In 2021 journalist Bari Weiss resigned in protest from the New York Times because of the paper’s embrace of an ideological approach to the news. Weiss now writes “Common Sense” at Substack, where a number of independent journalists are finding a home.
In a recent issue of “Common Sense” Weiss highlights a similar move made by the distinguished Canadian journalist, Tara Henley, who resigned in protest from the Canadian Broadcasting Corporation. Weiss re-printed Henley’s entire letter of resignation. I’m going to highlight part of that letter here because it captures so well the problem of the extremes of the Woke/Identity politics movement and how they are effecting journalism . . . but not only journalism.
By the way, and before getting to Henley, I would say that the NYT’s coverage of Biden’s speech in Atlanta this week on voting rights legislation validates Weiss’s contention about the NYT. Reading the Times coverage, you wouldn’t know there was any legitimate reason to have reservations about that legislation. Nor would you find any mention of the way Biden engaged in Trump-like demagoguery, implying that anyone who doesn’t support these measures is an enemy of America, the equivalent of George Wallace and Bull Connor.
On, then, to Henley and her account of CBC:
For months now, I’ve been getting complaints about the Canadian Broadcasting Corporation, where I’ve worked as a TV and radio producer, and occasional on-air columnist, for much of the past decade.
People want to know why, for example, non-binary Filipinos concerned about a lack of LGBT terms in Tagalog is an editorial priority for the CBC, when local issues of broad concern go unreported. Or why our pop culture radio show’s coverage of the Dave Chappelle Netflix special failed to include any of the legions of fans, or comics, that did not find it offensive. Or why, exactly, taxpayers should be funding articles that scold Canadians for using words such as “brainstorm” and “lame.”
Everyone asks the same thing: What is going on at the CBC?
When I started at the national public broadcaster in 2013, the network produced some of the best journalism in the country. By the time I resigned last month, it embodied some of the worst trends in mainstream media. In a short period of time, the CBC went from being a trusted source of news to churning out clickbait that reads like a parody of the student press.
Those of us on the inside know just how swiftly — and how dramatically — the politics of the public broadcaster have shifted.
It used to be that I was the one furthest to the left in any newsroom, occasionally causing strain in story meetings with my views on issues like the housing crisis. I am now easily the most conservative, frequently sparking tension by questioning identity politics. This happened in the span of about 18 months. My own politics did not change.
To work at the CBC in the current climate is to embrace cognitive dissonance and to abandon journalistic integrity. It is to sign on, enthusiastically, to a radical political agenda that originated on Ivy League campuses in the United States and spread through American social media platforms that monetize outrage and stoke societal divisions. It is to pretend that the “woke” worldview is near universal — even if it is far from popular with those you know, and speak to, and interview, and read.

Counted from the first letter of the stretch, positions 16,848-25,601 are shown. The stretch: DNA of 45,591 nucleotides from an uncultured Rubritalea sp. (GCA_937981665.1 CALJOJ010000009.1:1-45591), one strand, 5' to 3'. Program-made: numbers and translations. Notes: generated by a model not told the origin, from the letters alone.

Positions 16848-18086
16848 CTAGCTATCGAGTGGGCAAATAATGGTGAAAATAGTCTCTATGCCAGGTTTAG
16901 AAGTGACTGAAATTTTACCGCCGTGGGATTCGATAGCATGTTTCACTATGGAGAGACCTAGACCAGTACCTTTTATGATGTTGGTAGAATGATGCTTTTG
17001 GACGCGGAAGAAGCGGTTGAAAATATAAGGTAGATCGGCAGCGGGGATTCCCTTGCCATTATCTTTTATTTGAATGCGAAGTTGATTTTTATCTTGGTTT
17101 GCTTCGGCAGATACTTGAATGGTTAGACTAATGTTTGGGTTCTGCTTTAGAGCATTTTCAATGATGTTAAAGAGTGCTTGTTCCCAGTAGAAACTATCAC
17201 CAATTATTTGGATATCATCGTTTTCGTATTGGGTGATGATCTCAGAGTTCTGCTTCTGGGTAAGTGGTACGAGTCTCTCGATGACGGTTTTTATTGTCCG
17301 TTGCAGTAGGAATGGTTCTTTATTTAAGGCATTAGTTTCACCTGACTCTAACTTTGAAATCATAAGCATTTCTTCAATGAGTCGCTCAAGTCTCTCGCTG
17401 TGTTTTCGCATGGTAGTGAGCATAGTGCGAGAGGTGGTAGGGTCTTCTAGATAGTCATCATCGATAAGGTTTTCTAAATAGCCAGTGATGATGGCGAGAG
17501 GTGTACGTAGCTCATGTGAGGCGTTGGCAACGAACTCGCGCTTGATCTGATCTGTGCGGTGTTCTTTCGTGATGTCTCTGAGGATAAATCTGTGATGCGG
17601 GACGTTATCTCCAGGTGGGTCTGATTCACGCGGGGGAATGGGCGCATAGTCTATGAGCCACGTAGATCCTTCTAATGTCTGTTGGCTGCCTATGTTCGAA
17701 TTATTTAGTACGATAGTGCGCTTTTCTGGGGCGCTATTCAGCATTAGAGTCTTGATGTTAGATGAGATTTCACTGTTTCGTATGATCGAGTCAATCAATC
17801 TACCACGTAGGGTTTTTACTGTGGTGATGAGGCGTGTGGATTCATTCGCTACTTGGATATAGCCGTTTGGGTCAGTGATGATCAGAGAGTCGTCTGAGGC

To work at the CBC now is to accept the idea that race is the most significant thing about a person, and that some races are more relevant to the public conversation than others. It is, in my newsroom, to fill out racial profile forms for every guest you book; to actively book more people of some races and less of others.
To work at the CBC is to submit to job interviews that are not about qualifications or experience — but instead demand the parroting of orthodoxies, the demonstration of fealty to dogma.
It is to become less adversarial to government and corporations and more hostile to ordinary people with ideas that Twitter doesn’t like.
It is to endlessly document microaggressions but pay little attention to evictions; to spotlight company’s political platitudes but have little interest in wages or working conditions. It is to allow sweeping societal changes like lockdowns, vaccine mandates, and school closures to roll out — with little debate. To see billionaires amass extraordinary wealth and bureaucrats amass enormous power — with little scrutiny. And to watch the most vulnerable among us die of drug overdoses — with little comment.
It is to consent to the idea that a growing list of subjects are off the table, that dialogue itself can be harmful. That the big issues of our time are all already settled.
It is to capitulate to certainty, to shut down critical thinking, to stamp out curiosity. To keep one’s mouth shut, to not ask questions, to not rock the boat.
This, while the world burns.
I particularly resonated with Henley’s words about being one of the most liberal voices in her newsroom, but in a very short span of time finding herself the most conservative person there. I feel that way myself sometimes these days. Although instead of the newsroom, it would be the United Church of Christ.